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Longest nonstop flight ready to take off

What’s the longest nonstop flight you’ve been on? Maybe a five-hour trip between Los Angeles and Hawaii? Or maybe it’s a flight between New York and London that’s more than 7 hours.

Whatever the time is, the trips have nothing on Singapore’s newest flight.

Thanks to the Airbus A350-900ULR that’s being produced, the airline is planning on offering a nonstop flight between New York and Singapore that will last nearly 20 hours in the air, CNN reported.

>> Read more trending news 

The ultra long-range plane had its first test flight Monday with a nearly five-hour round-trip from an assembly plant in Toulouse, France.

Singapore Airlines ordered seven of the new planes that replace the A340-500 that the airlines grounded in 2013, CNN reported.

The plane offers high ceilings and LED lighting and promises low noise level, CNN reported.

NYC subway seat fight ends with dog biting woman

An argument over a dog and a metro seat escalated until the dog bit the foot of the woman and wouldn’t let go.

It happened on Friday on a crowded No. 4 train on New York City’s subway, WNBC reported

>> Read more trending news 

Eyewitnesses say a man brought the dog onto the train and had his animal sit in a seat, WABC reported. The dog bumped into the woman, who was not happy that an animal was sitting in the seats. Eyewitnesses say she asked the man to move his dog, but the man refused. Witnesses said she shoved the dog from the seats, and the owner had the dog jump back up. She shoved the dog again before witnesses said the man punched her. The two started fighting. Then, witnesses said, the dog bit the woman’s foot, WABC reported.

People on the train screamed at the pair, “Get the dog off her,” but the dog would not let go until she removed her shoe, WNBC reported

The man and the dog left the train at Wall Street.

Witnesses said the woman appeared to be OK, WNBC reported.

The Metropolitan Transit Authority said that non-service animals should be in a carrier. The video has been given to the NYPD, the New York Post reported.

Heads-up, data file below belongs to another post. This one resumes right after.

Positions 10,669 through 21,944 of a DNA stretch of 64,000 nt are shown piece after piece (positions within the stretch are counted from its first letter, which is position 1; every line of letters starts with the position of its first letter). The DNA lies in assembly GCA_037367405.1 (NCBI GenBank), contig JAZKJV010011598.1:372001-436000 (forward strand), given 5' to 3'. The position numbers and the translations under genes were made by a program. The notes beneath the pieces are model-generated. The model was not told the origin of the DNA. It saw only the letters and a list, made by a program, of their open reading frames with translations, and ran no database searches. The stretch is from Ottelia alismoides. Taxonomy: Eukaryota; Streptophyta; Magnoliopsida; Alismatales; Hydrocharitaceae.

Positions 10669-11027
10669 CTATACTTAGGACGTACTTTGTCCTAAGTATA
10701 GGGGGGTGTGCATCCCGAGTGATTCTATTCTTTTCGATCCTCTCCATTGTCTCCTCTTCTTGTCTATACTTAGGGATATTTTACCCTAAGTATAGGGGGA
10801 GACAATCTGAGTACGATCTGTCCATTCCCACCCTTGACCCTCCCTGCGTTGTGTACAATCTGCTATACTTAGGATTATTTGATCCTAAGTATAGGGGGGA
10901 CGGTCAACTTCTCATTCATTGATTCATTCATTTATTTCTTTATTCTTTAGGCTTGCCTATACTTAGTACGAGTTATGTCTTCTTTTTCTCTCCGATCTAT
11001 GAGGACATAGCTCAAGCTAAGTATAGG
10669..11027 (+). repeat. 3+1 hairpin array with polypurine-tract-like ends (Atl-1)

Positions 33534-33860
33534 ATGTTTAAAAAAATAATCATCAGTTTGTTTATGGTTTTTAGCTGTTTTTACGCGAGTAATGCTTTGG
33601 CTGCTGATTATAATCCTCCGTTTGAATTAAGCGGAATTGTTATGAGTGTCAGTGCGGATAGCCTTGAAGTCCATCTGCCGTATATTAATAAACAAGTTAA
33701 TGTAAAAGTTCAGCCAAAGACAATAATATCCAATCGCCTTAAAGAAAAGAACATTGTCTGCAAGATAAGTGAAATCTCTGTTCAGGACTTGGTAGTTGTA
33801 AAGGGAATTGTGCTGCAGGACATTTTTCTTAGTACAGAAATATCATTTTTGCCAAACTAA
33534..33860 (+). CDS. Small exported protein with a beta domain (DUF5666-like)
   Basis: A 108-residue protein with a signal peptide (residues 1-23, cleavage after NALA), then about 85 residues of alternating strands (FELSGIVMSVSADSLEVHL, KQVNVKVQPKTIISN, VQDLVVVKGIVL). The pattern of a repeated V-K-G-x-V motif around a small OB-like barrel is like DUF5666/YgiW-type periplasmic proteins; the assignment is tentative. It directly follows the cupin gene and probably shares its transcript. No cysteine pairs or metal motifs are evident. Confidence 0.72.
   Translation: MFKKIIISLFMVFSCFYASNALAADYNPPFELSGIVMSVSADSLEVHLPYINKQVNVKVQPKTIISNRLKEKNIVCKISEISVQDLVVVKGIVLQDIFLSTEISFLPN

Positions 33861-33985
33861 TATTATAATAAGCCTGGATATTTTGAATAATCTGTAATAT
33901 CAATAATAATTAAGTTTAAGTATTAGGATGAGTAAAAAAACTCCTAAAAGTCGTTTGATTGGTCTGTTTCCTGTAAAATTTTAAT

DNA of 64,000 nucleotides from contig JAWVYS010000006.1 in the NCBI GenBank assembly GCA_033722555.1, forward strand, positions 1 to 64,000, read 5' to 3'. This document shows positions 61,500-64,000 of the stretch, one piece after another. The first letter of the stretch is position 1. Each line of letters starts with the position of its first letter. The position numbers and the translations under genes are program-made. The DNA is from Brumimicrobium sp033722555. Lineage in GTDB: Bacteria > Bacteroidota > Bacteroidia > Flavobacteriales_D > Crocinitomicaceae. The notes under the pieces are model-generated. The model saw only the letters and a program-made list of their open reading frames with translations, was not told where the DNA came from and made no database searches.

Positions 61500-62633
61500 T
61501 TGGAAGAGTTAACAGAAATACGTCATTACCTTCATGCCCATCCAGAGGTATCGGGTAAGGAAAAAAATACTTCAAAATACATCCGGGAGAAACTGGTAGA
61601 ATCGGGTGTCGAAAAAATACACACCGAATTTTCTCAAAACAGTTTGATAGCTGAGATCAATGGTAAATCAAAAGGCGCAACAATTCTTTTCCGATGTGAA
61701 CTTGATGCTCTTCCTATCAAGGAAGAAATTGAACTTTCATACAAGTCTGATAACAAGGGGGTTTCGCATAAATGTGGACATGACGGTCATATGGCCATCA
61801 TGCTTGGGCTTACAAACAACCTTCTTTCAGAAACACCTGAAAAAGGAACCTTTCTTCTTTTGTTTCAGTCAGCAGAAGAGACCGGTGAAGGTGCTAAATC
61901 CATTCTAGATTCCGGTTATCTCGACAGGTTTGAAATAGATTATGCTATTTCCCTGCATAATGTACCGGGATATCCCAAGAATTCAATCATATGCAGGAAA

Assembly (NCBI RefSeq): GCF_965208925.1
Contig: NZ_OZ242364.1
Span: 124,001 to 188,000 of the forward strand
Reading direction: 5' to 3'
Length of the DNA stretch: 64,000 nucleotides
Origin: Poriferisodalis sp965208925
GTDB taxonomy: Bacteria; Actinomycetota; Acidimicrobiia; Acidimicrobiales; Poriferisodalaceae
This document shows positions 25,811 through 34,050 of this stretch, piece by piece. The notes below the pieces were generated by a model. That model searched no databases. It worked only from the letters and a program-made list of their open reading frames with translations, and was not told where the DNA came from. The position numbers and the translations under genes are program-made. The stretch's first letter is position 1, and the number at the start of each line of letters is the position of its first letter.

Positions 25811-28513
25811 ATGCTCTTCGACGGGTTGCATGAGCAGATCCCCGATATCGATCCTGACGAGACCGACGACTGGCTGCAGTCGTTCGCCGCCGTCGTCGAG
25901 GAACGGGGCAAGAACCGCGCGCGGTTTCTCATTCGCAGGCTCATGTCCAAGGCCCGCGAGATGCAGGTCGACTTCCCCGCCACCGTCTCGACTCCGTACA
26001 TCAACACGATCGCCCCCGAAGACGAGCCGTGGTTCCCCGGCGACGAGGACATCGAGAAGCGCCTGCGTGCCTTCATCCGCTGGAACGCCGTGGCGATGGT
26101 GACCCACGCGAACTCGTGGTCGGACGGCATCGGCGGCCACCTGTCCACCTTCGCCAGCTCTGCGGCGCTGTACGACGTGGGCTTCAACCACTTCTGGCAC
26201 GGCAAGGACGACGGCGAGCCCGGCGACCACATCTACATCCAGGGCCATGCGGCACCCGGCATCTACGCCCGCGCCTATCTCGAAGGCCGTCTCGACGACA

Photos: Jennifer Lopez, other honorees walk Time 100 Gala red carpet

Jennifer Lopez and other stars attended the Time 100 Gala celebrating the 100 most influential people in the world at Frederick P. Rose Hall, Jazz at Lincoln Center on April 24, 2018, in New York.

Delta passenger with multiple sclerosis says airline employees tied her to wheelchair

A woman with multiple sclerosis says Delta Air Lines employees tied her to her wheelchair because she can’t sit up on her own and they didn’t have the chair she needed.

>> Watch the news report here

Maria Saliagas travels to Europe with her husband every year. When she was diagnosed with MS five years ago, she didn’t want to break her tradition of traveling with her husband.

>> Southwest Airlines cancels dozens of flights amid inspections after deadly engine failure

She said Delta normally accommodates her by making sure staff members have a proper wheelchair that has straps to help her sit up straight.

When she flew out of Atlanta on April 1 and arrived in Amsterdam, Delta didn’t have a chair with straps, so employees tied her to a regular wheelchair with someone else’s blanket, said her son, Nathan Saliagas.

>> Memorial service held for woman killed during Southwest Airlines flight

“They took a dirty blanket and tied her forcefully with it, and she has bruise marks on part of her arm because it was so tight and she started crying. That’s when that picture was taken,” Saliagas said.